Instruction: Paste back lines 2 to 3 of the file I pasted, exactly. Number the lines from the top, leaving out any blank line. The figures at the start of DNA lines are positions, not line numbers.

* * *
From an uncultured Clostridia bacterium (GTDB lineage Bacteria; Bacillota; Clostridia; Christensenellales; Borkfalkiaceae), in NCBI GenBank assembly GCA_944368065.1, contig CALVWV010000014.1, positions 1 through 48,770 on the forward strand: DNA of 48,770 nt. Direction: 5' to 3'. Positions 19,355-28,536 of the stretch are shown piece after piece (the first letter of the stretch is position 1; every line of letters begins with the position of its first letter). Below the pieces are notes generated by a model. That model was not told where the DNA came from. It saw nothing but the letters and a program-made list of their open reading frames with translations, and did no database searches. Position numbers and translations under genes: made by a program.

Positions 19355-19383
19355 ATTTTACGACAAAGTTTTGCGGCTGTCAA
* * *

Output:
Positions 19355-19383
19355 ATTTTACGACAAAGTTTTGCGGCTGTCAA